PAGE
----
• Ah, but starfox, once you say women can do things to prevent rape, that women shouldn’t wear certain clothes, then you move into victim blaming territory. It’s as simple as that. And people who think outfits increase the likelihood of attack ARE a part of the problem because it tells women that they got attacked BECAUSE of what they were wearing, rather than just really bad luck.

          • It’s a basic human right to be able to go about your life without being attacked. That we’re arguing over a woman’s clothing suggests that you don’t agree with this basic human right. That’s a pretty hard position to defend.

            • “That we’re arguing over a woman’s clothing suggests that you don’t agree with this basic human right.”

              Wait.

              Stop.

              That’s the point where you crossed over. I thought we were having a conversation about ideas, but I see now you are happy to say whatever ridiculous and ad hominem thing you feel is necessary in order to win an argument. My mistake. Just so we’re clear, you find it “suggestive” of my not believing in the right to freedom from violence, because I said that positing the legitimacy of factoring attire into rape prevention does not indicate misogynistic intent? Like, really?

              • Oh, get your hand off it. Skirts don’t cause rape. Rape is caused by someone who decides to rape.

                • No shit. Who said otherwise?

                  • You did. Whenever you argue “that manner of dress contributes to the likelihood of being victimised”. Because that’s what you’re saying: clothes will cause rape. To use your own words again, that is “blindingly fucking obvious”.

                    • Yeah, no.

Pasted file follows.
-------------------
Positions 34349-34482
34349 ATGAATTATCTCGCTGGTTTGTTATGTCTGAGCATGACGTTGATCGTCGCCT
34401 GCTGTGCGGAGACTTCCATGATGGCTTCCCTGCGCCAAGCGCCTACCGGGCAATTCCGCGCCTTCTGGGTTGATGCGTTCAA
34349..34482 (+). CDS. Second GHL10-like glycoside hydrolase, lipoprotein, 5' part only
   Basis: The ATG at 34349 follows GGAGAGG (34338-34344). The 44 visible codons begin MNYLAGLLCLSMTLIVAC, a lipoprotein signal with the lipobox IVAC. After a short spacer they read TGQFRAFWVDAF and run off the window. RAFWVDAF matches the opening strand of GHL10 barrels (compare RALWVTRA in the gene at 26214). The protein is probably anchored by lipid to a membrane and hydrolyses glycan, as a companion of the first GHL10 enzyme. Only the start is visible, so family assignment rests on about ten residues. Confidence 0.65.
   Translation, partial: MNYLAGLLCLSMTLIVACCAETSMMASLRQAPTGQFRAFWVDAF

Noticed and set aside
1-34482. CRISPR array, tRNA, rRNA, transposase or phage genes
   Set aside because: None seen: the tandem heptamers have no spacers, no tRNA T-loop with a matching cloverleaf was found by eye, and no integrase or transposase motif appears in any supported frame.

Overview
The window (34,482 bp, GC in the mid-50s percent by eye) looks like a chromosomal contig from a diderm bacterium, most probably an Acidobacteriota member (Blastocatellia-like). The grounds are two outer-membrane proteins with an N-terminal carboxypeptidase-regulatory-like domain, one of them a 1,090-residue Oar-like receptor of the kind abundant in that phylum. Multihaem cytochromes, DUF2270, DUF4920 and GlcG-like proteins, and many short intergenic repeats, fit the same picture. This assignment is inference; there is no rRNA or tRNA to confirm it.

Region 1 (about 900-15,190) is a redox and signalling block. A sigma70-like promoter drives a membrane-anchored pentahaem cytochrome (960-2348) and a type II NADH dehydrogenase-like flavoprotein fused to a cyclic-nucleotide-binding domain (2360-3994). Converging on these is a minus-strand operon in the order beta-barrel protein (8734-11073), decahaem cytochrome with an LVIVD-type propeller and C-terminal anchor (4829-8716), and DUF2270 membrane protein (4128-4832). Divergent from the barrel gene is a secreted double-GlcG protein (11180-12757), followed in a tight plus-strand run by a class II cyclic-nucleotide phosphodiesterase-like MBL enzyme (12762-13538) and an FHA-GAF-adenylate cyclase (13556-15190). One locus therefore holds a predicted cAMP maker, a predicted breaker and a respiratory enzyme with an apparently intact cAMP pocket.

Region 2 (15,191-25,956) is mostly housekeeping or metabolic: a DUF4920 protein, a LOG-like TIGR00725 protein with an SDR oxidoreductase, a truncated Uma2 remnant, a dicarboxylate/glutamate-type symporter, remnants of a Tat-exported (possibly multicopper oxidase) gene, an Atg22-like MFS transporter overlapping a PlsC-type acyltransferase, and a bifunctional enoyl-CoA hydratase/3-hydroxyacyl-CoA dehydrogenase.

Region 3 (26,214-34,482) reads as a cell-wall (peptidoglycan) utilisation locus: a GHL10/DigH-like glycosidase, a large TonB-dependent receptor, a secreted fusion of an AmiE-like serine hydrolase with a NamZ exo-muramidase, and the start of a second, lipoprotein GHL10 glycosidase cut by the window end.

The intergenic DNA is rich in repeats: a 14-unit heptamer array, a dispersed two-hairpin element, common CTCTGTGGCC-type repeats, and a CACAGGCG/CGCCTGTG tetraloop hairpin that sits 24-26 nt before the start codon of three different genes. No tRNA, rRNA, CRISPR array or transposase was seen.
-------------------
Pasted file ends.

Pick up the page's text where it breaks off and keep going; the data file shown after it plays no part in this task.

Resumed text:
I was pretty explicit. I said that manner of dress DOES NOT contribute to the likelihood of being raped. I’ve said it twice. The data bares this out.

                      Manner of dress does appear to correlate to other forms of abuse though, such as catcalls and guys getting grabby at bars. Of course, nothing contributes to the likelihood of such occurrences quite so much as individual males being entitled, misogynistic assholes.

                    • So what is your point, exactly?

          • Starfox, you said: “I have never heard it said, for example, that encouraging women to take self defense classes is making excuses on behalf of rapists.”

            Actually, a lot of people say that encouraging women to take self-defence classes is part of the problem, because it puts the blame back onto women: “oh, you didn’t take a self-defence class, no wonder you got attacked/couldn’t fight him off”. So it’s not specifically making excuses on behalf of rapists, but it’s telling women that they got attacked because they didn’t prevent it. Sure, a self-defence class is a good idea for everyone, but let’s not pretend that it will stop rape. All the decades that we have devoted to telling women how to not be raped, we haven’t been telling men “don’t be a rapist”. That would be a much better way of going about it and one that might actually work.

          • “once you say women can do things to prevent rape, that women shouldn’t wear certain clothes, then you move into victim blaming territory. It’s as simple as that.”

            No, you don’t. And no, it’s not as simple as that.

            Women can do things to prevent rape.